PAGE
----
Quite a few months after I started blogging, I started hearing about “nofollow links”. Either from fellow bloggers or from companies reaching out for collaborations. All I knew was that certain links needed a certain code so I wouldn’t get in “trouble”. I thought I had a comprehensive understanding of what I was doing, but last summer I found out the hard way that if things aren’t done 100% correctly, Google can get you. Here’s how and why it matters.
Why Nofollow Links are Serious Business
What are Nofollow links?
From my understanding, every time there is a blog post or web page, search engine bots will go through it and attribute a certain amount of value (like a score). When they come across links within that page, the links give their value, or “juice” to the source of the outgoing link. It’s like the link is saying “I trust this source”. If you have a big, reputable source linking to your page, then you just received a lot of trust/juice and then Google will put you higher in the search rankings.
If you are being compensated in any way (product, money, experience, etc.) then the link you use pointing your audience to the product, company, etc. should not be saying “I trust them” because you are biased. If the search engine bots catch this then Google will label your site as spam and your place in the search engines (and page views) is drastically reduced. It’s a good thing that this system is in place because it identifies spam. When it comes to honest bloggers however, it can be a bit of a challenge making sure every link is correct. In order to make sure the search bots know which links to ignore (saying that you aren’t giving your value to the outgoing link) you need to place a “nofollow” code in front of each link that you are affiliated with or don’t know.
What does Nofollow look like?
Here is an example of the nofollow value when assigned to a link.
<a href="http://www.example.com/" rel="nofollow">Link text</a>
You can enter this in your hyperlinks manually, which is what I originally was doing, or you can use a plugin and make your life a lot easier. A friend turned me onto the Title and NoFollow for Links Plugin, where you simply check a box and it adds the nofollow value for you.
What will happen if you don’t correctly assign nofollow?
I previously mentioned that Google (or another search engine) can label your site as spam and destroy your page rankings. I had heard of this, but I hadn’t actually heard of it happening to anyone that I knew. Then I had this delivered to my inbox.
I mean, what?! I thought I had been correctly assigning the nofollow value to every link I should have. I had turned down numerous collaboration offers because they required follow links. By no means am I a mega blogger either. Yet somehow, somewhere, someone reviewed my humble site and found violations. So what did I do? I submitted a reconsideration request, but not before I went through each and every link from every.single.post since the creation of this site. It was daunting and super annoying, to put it mildly. I think it might have led to my “blogging break” that I still haven’t fully recovered from.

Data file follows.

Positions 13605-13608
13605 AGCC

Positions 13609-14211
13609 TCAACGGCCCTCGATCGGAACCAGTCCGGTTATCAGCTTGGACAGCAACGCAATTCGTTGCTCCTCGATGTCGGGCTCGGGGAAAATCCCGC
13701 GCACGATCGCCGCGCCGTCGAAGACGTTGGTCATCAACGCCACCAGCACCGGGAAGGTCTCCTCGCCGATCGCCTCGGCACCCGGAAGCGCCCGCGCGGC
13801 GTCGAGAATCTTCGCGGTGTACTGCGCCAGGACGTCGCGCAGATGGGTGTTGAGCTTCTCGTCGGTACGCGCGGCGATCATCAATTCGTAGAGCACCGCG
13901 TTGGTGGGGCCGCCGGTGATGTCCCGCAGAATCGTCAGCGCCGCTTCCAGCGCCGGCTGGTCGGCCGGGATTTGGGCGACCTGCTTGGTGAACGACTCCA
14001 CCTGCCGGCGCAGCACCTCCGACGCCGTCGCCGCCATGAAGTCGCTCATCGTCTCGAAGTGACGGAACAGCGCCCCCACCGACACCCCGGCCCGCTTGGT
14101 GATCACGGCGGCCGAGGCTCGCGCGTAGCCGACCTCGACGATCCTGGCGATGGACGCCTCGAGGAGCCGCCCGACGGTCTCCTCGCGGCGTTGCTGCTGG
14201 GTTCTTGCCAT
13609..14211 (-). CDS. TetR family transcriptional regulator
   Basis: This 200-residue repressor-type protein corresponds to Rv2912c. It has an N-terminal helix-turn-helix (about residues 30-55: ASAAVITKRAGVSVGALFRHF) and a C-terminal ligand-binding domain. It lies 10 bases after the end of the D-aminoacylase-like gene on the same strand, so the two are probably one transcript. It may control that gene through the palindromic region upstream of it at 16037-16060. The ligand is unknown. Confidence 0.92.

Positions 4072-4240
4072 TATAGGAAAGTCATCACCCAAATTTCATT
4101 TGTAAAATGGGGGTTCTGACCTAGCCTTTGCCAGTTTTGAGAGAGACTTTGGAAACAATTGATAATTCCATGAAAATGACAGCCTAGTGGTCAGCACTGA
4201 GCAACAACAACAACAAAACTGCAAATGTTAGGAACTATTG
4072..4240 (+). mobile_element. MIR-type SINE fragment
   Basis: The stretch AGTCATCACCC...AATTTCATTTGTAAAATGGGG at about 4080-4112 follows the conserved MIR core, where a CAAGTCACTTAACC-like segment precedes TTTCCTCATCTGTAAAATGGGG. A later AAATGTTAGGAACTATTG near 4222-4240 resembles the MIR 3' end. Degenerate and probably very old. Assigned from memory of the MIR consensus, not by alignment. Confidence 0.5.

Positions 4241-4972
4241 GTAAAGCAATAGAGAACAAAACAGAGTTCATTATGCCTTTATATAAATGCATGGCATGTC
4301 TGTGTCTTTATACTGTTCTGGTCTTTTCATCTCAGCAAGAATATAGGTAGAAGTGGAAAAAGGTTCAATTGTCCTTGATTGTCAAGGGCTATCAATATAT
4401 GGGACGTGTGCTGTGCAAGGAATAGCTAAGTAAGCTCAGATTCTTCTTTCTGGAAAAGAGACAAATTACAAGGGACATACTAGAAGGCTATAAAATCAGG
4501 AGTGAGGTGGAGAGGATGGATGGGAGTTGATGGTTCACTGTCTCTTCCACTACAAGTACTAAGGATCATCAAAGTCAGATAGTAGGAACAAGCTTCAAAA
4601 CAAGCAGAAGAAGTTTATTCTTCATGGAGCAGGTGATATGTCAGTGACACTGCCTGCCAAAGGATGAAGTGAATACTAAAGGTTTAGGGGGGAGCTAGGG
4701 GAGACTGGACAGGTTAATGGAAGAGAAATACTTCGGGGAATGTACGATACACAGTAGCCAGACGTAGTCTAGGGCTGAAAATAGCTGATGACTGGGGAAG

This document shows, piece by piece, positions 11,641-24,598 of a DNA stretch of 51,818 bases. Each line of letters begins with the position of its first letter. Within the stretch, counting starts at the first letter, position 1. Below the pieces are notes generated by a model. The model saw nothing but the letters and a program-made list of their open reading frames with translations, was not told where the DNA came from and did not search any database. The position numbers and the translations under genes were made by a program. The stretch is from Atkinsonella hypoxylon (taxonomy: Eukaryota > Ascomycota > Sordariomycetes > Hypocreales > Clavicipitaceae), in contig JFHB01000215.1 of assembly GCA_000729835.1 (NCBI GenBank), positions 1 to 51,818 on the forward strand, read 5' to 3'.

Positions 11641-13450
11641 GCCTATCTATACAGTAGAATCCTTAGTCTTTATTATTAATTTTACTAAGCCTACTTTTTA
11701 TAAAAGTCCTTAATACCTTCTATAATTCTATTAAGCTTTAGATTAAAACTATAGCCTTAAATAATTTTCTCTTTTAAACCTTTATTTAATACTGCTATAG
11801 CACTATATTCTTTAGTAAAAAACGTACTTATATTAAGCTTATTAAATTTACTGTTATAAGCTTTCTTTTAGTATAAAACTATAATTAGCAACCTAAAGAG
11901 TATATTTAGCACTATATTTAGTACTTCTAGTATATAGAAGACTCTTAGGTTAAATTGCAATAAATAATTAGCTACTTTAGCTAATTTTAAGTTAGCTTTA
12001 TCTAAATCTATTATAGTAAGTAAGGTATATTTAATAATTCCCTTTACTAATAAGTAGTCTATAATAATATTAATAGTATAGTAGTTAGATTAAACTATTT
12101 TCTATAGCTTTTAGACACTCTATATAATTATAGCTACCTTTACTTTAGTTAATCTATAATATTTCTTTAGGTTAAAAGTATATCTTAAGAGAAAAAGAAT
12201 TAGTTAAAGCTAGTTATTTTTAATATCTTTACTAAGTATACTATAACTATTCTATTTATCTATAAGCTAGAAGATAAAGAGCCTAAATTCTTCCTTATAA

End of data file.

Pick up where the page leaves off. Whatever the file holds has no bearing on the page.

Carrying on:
There were quite a few links from when I first started blogging (before I knew about this world of SEO and nofollow), a few where I just didn’t click the correct box on my plugin, or affiliate images I used where I was unsure how to assign the nofollow value (but assumed it was already done).
After submitting my reconsideration request (which included a detailed description of the changes I made and how I would proceed going forward), I had to sit back and wait for Google to review my site.
Hallelujah, a few weeks later I received another email stating I had been reinstated.
The purpose of this post was not to vent, but to prove that you really can get in “trouble”, even if you thought you were doing everything above-board. Don’t let companies or people pressure you into using follow links because you are protecting your site’s ranking as well as theirs. Take it from me :).
What can you do to prevent being penalized?
–Go through old blog posts.
I know this is very time-consuming, and time is not something that bloggers usually have a lot of. But believe me, it will take a lot less time than having to go through every post and submitting a reconsideration request.
If you don’t understand how to assign nofollow code to an image or link, either figure it out or don’t use it. Don’t assume anything.
-Double check your links before hitting publish.
I usually finish posts late at night, and kind of in a hurry. Sometimes I thought I clicked the box, but the click didn’t register. Just double check all your external links to make sure the nofollow value is assigned.
Do you have any advice or nofollow stories of your own? Holler at me in the comments below!